How to Install a Brake Booster

by Alibaster Smith

A brake booster is a device that provides extra braking power using either an electric or hydraulic mechanism to "boost" the brake power you get from stepping on the brake pedal. Brake boosters often work on vacuum pressure, but they also work in tandem with your master cylinder--which holds your brake fluid--to push brake fluid through your brake system. Over time, your booster may develop a vacuum leak or fail completely. If this happens, you'll need to know how to install a new one.

Open the hood and locate the brake booster. This is usually a round-shaped disc about 3 to 4 inches in thickness, but may be larger depending on your vehicle. It will be attached to the brake master cylinder on the firewall, usually on the driver's side.

Loosen and remove the tube nuts holding the brake line to the master cylinder with the open-ended wrench. There are four of these (four brake lines) that you will have to remove. Make sure you make note of where the lines are being disconnected from because they will have to be reconnected to the same area you removed them from. You may want to use masking tape and a permanent marker to mark the location of where the brake lines came from. You'll have to turn each tube nut counterclockwise to loosen and be especially careful that you do not damage the end of the nut while you are loosening it. These nuts, which damage easily, are a critical component that secures your brake line to the master cylinder.

Unbolt the two bolts holding the master cylinder to the brake booster and remove the master cylinder. Be sure to catch the brake fluid that drips and do not get any on your vehicle's paint.

Some brake boosters have bolts that you will be able to remove from the firewall. If your brake booster has these, unbolt them.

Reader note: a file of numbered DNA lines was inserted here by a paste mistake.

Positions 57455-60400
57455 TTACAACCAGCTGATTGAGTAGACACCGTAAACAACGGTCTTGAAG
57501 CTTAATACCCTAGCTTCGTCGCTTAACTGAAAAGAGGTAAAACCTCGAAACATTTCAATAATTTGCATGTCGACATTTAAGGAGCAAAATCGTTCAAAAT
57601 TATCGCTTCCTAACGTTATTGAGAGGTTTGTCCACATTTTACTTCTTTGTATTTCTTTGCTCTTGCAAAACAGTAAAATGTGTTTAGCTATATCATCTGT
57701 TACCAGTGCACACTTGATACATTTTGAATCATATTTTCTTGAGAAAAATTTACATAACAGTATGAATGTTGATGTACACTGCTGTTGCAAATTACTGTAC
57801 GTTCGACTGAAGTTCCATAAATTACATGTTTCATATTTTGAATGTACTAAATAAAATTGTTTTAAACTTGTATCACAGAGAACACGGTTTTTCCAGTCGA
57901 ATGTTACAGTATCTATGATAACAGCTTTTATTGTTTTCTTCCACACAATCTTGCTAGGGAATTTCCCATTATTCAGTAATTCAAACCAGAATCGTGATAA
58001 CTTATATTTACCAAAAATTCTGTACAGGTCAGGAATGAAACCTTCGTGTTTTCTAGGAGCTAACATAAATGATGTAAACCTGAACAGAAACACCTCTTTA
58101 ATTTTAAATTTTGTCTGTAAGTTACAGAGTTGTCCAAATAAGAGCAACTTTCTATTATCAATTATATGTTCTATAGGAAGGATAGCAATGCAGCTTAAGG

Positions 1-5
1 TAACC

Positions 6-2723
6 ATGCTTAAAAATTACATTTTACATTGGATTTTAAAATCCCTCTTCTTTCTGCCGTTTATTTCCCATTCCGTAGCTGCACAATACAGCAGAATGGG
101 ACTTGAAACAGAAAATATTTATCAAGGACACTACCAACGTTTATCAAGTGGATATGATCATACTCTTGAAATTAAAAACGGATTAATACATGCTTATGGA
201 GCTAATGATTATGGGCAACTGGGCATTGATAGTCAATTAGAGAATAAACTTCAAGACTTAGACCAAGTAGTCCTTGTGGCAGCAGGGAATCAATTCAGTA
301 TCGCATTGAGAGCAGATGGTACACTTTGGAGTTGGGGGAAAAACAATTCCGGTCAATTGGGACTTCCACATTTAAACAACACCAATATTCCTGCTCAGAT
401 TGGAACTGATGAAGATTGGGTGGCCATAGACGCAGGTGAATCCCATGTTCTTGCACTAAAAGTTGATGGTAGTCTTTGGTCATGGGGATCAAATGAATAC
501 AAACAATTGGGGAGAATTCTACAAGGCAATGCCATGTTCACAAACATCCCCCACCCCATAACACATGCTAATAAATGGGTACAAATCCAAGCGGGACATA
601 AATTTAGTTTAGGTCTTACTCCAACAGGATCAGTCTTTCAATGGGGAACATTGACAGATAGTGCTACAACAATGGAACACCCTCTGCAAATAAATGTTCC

Unbolt the five or six--depending on your vehicle--nuts holding the brake booster in place under the dash behind your vehicle's brake pedal. Some of these may be difficult to reach, but you should be able to get them all with a regular socket wrench. You may have to use a socket extender to reach these nuts on some vehicles.

Pull the retaining clip or pin holding the brake booster to the brake pedal. To do this, pull the clip holding the pin in place using pliers. Then tap the pin out with the end of the pliers. The brake pedal should now be free of the brake booster.

Pull the brake booster out of the firewall and out of the engine bay.

Lower the new brake booster into the engine bay where the old brake booster used to be. Align the mounting bolts with the holes in the firewall and slide the new brake booster into place so that it sits tight against the firewall.

Align the mounting bracket on the back of the brake pedal with the bracket on the brake booster (inside the vehicle). Slide the retaining pin through both brackets, connecting them together. Replace the clip holding the retaining pin in place. There is a small hole in one end of the pin. Push the retaining clip into this hole.

Replace the bolts you removed from the back of the brake booster underneath the dash and behind the brake pedal, and re-tighten them (clockwise). You may need to use a socket extension to reach these bolts.

Replace the bolts on the firewall (if your vehicle had them), and re-tighten (clockwise).

Slide the back of the master cylinder (there is a hole in the back) over the end of the brake booster piston and slide the master cylinder back until it sits flush against the brake booster.

Replace the master cylinder mounting bolts and re-tighten them (clockwise).

Replace the tube nuts into the areas where you initially removed them and re-tighten. When tightening tube nuts, turn them counterclockwise until you feel resistance. Then give them an additional one-quarter turn.


  • check Any time you disconnect the brake lines from your vehicle, you should bleed the brake system. Instructions on how to do this are in your vehicle's shop (service) manual.

Items you will need

About the Author

I am a Registered Financial Consultant with 6 years experience in the financial services industry. I am trained in the financial planning process, with an emphasis in life insurance and annuity contracts. I have written for Demand Studios since 2009.